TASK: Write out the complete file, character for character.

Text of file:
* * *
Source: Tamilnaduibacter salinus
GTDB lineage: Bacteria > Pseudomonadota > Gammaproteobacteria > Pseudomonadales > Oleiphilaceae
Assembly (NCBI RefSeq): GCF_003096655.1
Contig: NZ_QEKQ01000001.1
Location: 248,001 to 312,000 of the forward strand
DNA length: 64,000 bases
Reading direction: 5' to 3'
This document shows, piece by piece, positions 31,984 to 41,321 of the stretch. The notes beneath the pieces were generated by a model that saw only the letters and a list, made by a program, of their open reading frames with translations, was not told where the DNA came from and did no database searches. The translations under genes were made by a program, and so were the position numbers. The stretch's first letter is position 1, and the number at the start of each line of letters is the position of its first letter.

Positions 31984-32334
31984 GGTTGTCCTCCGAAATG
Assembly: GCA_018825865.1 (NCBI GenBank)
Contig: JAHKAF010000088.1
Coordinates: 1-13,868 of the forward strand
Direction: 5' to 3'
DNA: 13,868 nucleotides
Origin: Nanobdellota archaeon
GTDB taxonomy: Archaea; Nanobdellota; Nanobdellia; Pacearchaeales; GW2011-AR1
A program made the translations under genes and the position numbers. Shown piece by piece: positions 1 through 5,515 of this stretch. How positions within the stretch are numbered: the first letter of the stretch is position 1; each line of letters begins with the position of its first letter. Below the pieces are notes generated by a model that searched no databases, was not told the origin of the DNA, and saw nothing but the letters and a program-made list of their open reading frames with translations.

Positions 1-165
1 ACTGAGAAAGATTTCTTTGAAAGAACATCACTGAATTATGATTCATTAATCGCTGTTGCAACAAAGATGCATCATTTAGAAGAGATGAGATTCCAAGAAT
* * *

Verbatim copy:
Source: Tamilnaduibacter salinus
GTDB lineage: Bacteria > Pseudomonadota > Gammaproteobacteria > Pseudomonadales > Oleiphilaceae
Assembly (NCBI RefSeq): GCF_003096655.1
Contig: NZ_QEKQ01000001.1
Location: 248,001 to 312,000 of the forward strand
DNA length: 64,000 bases
Reading direction: 5' to 3'
This document shows, piece by piece, positions 31,984 to 41,321 of the stretch. The notes beneath the pieces were generated by a model that saw only the letters and a list, made by a program, of their open reading frames with translations, was not told where the DNA came from and did no database searches. The translations under genes were made by a program, and so were the position numbers. The stretch's first letter is position 1, and the number at the start of each line of letters is the position of its first letter.

Positions 31984-32334
31984 GGTTGTCCTCCGAAATG
Assembly: GCA_018825865.1 (NCBI GenBank)
Contig: JAHKAF010000088.1
Coordinates: 1-13,868 of the forward strand
Direction: 5' to 3'
DNA: 13,868 nucleotides
Origin: Nanobdellota archaeon
GTDB taxonomy: Archaea; Nanobdellota; Nanobdellia; Pacearchaeales; GW2011-AR1
A program made the translations under genes and the position numbers. Shown piece by piece: positions 1 through 5,515 of this stretch. How positions within the stretch are numbered: the first letter of the stretch is position 1; each line of letters begins with the position of its first letter. Below the pieces are notes generated by a model that searched no databases, was not told the origin of the DNA, and saw nothing but the letters and a program-made list of their open reading frames with translations.

Positions 1-165
1 ACTGAGAAAGATTTCTTTGAAAGAACATCACTGAATTATGATTCATTAATCGCTGTTGCAACAAAGATGCATCATTTAGAAGAGATGAGATTCCAAGAAT